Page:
(Because everybody freaks out fairly soon if confronted with the task of having to find some excuse that explains why. This is accepted. and unreliable. the own party is the only one causing any harm: It would appear more promising trying to resist gravity than the conflict between the self-image and observed self-behaviour. (as Gandhi demonstrated many times over). There is a difference between justice and law. When adhering to the principles of non-violence. one possible outcome of striving for justice when the law is unjust is ending up in jail. and usually lasting ones. then.. However. it is an extremely reliable method that quickly leads to solutions.Widespread (False) Perception of Non-Violence (II) .) Dr. for it shines a strong light on the problems with the legal system. Non-violence may seem slow to work. in a conflict. Thomas Fischbacher Gandhi’s Approach ..

Thomas Fischbacher Gandhi’s Approach .So. . what. after all. If non-violence is such a strong tool. . would happen if the non-violent protocol to approach conflicts were adopted by both sides. ? Dr. . .

but a “method to get the opponent to jointly work towards finding root causes and productive solutions”. but handles it in such a way that it cannot see the fundamental issue upon which the opposing party’s interpretation rests. Thomas Fischbacher Gandhi’s Approach . Dr. suggestions for joint ways forward. originally completely unexpected. one is usually safe to assume that each side got something right that is quite fundamental. In a bitter conflict. but still seriously confused) understanding of the deeper nature of conflict). it is important to realize (and remind oneself) that non-violence is not a “strategy for defeating the enemy” (in Schelling’s (celebrated. How can they get together to join up their incomplete views onto a complex situation to get a more complete picture – which may lead to very surprising.What examples from history say Here.

it collapses due to desertation of its followers. Thomas Fischbacher Gandhi’s Approach . There is no value in unnecesarily staying on the wrong path – certainly not for the purpose of “staying consistent with former (false) beliefs” Dr. if a campaign has gone badly wrong.On Being Wrong Note that the Satyagraha Rules contain a ‘mechanism for apoptosis’: They try to ensure that.

how the Amish came into existence). always look out for those who get attacked by both sides.A word of advice In any bitter struggle.g. (Consider e. Dr. and how they can be reconciled. for that may well be because they are actually the ones that have an idea about what part of each side’s interpretation is valid. Thomas Fischbacher Gandhi’s Approach .

. such as health. Using our primitive ways of reasoning. . Thomas Fischbacher Gandhi’s Approach . the perspective is that. 4 Still in need of a better name. ”’ But – as Gandhi demonstrated – the principle of “Seeking Truth as a Journey” is applicable to very different aspects of life as well. Here. ‘Organic Warfare’.Truth: An alternative perspective The application of “the non-violent principle”4 towards conflict tends to emphasize the idea “Truth is something very real. we are discovering a small number of these. anyone? Dr. things are as they are for particular reasons (very often: the co-evolutionary context that multiple parts of the world provide to one another). and strong enough to mercilessly break your neck should you keep on stubbornly ignoring each and every sort of feedback you get. we human beings comprehend these interactions very imperfectly – but may reasonably assume that there are plenty of subtle harmonious interactions in the living world. in this world. and piece by piece.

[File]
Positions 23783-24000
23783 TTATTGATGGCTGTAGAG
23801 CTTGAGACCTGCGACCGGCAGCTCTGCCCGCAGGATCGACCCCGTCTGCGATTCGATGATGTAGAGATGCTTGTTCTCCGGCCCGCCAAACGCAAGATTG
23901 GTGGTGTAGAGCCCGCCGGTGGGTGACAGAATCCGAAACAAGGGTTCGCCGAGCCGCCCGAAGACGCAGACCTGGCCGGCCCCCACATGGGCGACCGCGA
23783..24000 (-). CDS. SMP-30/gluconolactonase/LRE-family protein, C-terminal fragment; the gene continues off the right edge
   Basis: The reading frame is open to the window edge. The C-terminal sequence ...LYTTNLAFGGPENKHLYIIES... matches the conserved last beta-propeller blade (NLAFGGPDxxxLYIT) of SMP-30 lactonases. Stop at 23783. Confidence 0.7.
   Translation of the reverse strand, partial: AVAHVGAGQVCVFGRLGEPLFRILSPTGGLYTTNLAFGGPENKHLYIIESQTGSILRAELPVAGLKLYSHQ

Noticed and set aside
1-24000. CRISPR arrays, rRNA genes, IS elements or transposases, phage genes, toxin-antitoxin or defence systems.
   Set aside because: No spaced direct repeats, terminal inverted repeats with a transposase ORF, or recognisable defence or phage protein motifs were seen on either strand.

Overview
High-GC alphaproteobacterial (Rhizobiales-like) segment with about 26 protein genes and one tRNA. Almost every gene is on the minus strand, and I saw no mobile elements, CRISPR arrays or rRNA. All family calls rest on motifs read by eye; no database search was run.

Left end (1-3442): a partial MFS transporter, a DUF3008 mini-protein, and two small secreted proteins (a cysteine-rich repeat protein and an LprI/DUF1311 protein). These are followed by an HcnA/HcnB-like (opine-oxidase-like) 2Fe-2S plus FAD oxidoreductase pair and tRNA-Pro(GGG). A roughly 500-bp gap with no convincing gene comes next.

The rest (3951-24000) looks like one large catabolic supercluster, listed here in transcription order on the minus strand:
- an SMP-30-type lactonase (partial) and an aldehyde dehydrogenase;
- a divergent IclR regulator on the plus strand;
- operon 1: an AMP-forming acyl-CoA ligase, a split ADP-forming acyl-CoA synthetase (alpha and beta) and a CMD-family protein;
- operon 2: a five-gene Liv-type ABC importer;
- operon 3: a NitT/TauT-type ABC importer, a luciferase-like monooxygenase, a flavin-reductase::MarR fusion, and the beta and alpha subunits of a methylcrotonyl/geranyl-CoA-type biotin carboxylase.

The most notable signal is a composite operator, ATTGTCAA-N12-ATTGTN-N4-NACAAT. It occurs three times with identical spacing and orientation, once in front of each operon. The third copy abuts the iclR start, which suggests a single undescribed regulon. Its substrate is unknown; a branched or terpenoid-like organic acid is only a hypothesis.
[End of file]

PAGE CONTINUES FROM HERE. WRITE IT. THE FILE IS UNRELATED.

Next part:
color. If some of these properties give us a clue how things could fit together. Dr. Thomas Fischbacher Gandhi’s Approach . and how the world around us behaves. may be governed by cooperation principles mostly unknown to us. then getting our affairs sorted out becomes an activity much like solving a jigsaw puzzle (but with more than one possible solution): we have to look closely for minute hints (shape. So. we can deduce that studying details to find out what could match with what in which way can bring great benefits. we usually find that the other properties match up as well – even if we would have had much more difficulty spotting this straightway. keeping in mind that what we are and how we behave. pattern of individual pieces).Consequences of the alternative perspective If we can expect most aspects of the world to “click in place” to form a harmonious total if allowed to.

. But does that work? There are striking examples that strongly indicate that such a “philosophy of hidden harmony” is a viable basis for – in particular – designing low-maintenance-effort systems: Masanobu Fukuoka: Natural Farming Bill Mollison: Permaculture Dr. . . Thomas Fischbacher Gandhi’s Approach .